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Basic Skills Caucasian Americans Workbook

The world of the Caucasian Americans comes alive through history lessons, puzzles, and word games for all ages. The history, material culture, mores, and lifeways of the people now collectively known as the “Caucasian Americans” have often been discussed but rarely comprehended. Until now. This revised edition of Basic Skills Caucasian Americans Workbook provides young readers with accurate accounts of the lives of the Caucasian Americans, who long ago roamed our land. Caucasians are as much a part of American life as they were one hundred years ago. Even in times past, Caucasians were not all the same. Not all of them lived in gated communities or drove SUVs. They were not all techie geeks or power-hungry bankers. Some were hostile, but many were friendly.

It is important for young people to study our Caucasian American forebears in order to learn how they enriched the heritage and history of the world. We hope that the youngsters who read these pages will realize the role that Caucasian Americans played in shaping the United States, and in making the world the remarkable place that it is today.

Praise:

“For many years, I’ve recommended this amazing book as anthropological source material in the education of young children. Beverly Slapin has captured the essence of what it was really like to have lived as a Caucasian American.” —Virginia Lea, Ph.D., Associate Professor of Education, University of Wisconsin-Stout, Menominee, Wisconsin; Co-Chair, Proposals Committee, National Association for Multicultural Education; Executive Director, Educultural Foundation; Co-Chair, Pride Alliance, University of Wisconsin-Stout, Menominee, Wisconsin

“Every public library that values a balanced social studies section must have this ‘go-to’ resource on understanding Caucasian Americans. Delightful illustrations, word scrambles and other exercises make it fun as well as truly educational; and it makes a great recommendation for family car trips.” —Nina Lindsay, Children’s Services Librarian, Oakland Public Library, Oakland, California; Caucasian American member of the American Library Association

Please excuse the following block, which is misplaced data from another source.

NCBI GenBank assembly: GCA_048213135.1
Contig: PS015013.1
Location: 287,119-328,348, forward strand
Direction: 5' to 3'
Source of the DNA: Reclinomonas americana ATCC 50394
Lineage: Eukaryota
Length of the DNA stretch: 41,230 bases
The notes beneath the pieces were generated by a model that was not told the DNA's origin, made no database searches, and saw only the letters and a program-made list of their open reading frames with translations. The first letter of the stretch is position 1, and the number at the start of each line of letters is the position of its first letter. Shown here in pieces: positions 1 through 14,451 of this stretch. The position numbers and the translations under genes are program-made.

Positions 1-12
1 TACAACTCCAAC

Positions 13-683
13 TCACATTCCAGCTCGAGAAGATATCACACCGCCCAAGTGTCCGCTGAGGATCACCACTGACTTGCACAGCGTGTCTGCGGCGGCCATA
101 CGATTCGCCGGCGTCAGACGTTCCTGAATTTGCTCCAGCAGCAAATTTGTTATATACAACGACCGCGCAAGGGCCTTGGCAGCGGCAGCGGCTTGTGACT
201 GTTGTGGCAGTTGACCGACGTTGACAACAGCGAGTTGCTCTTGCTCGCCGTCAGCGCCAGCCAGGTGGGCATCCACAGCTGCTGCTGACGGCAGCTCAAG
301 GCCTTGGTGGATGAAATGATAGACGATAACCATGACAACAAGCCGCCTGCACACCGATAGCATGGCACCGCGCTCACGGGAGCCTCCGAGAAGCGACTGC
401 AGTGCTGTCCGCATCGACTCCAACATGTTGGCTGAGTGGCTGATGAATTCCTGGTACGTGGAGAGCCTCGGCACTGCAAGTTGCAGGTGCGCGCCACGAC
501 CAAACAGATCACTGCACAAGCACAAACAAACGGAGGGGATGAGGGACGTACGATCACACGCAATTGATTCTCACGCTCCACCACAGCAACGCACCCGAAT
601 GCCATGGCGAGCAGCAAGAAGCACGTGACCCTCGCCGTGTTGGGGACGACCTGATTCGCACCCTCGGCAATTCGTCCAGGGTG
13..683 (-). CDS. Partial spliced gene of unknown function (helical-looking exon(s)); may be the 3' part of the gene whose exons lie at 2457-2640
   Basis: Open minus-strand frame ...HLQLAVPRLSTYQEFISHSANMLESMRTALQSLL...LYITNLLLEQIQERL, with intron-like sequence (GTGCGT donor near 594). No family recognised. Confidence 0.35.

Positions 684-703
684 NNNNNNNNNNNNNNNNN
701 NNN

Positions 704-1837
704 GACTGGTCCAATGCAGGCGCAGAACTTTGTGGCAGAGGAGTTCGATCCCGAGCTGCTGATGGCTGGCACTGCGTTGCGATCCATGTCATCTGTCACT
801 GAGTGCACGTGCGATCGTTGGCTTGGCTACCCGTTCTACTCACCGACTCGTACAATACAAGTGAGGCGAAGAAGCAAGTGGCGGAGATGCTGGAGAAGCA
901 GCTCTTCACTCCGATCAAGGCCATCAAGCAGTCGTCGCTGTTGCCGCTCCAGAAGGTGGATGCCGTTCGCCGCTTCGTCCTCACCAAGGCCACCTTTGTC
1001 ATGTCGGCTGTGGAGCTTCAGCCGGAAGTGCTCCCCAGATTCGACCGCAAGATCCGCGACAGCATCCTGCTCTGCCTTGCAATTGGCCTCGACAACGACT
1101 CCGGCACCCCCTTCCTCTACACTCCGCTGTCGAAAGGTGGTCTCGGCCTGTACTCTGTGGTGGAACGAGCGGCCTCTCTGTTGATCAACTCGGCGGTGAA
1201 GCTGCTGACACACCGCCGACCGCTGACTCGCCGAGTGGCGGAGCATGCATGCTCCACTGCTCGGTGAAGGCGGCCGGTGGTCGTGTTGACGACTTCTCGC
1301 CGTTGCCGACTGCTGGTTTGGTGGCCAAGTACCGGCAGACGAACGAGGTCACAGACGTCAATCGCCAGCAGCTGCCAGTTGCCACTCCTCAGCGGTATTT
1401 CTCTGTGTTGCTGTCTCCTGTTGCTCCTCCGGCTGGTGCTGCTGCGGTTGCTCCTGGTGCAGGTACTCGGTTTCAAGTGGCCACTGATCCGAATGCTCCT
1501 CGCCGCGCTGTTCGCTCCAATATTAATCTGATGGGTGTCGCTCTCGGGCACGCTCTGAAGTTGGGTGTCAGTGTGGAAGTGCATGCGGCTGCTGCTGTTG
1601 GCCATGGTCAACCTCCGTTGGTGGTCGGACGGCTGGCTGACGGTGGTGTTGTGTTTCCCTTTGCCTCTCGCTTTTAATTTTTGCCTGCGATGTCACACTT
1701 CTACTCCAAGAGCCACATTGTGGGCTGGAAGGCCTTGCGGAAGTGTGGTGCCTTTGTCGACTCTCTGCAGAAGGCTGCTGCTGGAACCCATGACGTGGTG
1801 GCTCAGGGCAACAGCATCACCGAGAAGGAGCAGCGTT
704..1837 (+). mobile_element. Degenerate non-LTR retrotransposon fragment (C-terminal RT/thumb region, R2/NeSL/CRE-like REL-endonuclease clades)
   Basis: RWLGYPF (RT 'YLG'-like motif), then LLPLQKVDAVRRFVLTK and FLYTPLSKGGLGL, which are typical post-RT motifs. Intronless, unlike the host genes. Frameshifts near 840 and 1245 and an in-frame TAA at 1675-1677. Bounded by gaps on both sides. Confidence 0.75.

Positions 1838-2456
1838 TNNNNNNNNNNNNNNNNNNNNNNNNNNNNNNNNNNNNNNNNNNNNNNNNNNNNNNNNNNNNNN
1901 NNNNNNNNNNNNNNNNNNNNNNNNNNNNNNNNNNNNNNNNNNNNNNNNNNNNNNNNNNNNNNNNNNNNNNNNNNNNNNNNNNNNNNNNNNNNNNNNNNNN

“This remarkable work is key to understanding the abstruse and non-intuitive premises underlying the Caucasian worldview and motivational impeti.” —Annie Esposito, Local News Director Emerita, KPFA-FM, Berkeley, California; Copublisher Emerita, Mendocino Country Independent

About Beverly Hope Slapin:

Beverly Hope Slapin is a lifelong learner and long-time educator in the field of critical multiculturalism. She was executive director of KIDS (Keys to Introducing Disability in Society) Project, cofounder and executive director of Oyate, and a children’s content editor for MultiCultural Review. Her work includes Books without Bias: A Guide to Evaluating Children’s Literature for HandicapismThrough Indian Eyes: The Native Experience in Books for ChildrenA Broken Flute: The Native Experience in Books for ChildrenHow to Tell the Difference: A Guide for Evaluating Children’s Books for Anti-Indian BiasThanksgiving: A Native Perspective; and numerous review essays and articles for MultiCultural Review.

About Guillermo Prado (Illustrator) :

When Guillermo Prado first discovered that his great-great-grandmother was a Caucasian American from Chile, he writes, “a whole new world opened up for me.” Since then, his research has led him to a career in art and design, in which he takes great pleasure in incorporating the sacred images of his ancestry. His sensitive and dramatic ethnic illustrations have earned him wide acclaim, including recognition by the Museum of the American Caucasian, the Society of Illustrators of Caucasian Americans, and the Association of Whitepeople Hobbyists.

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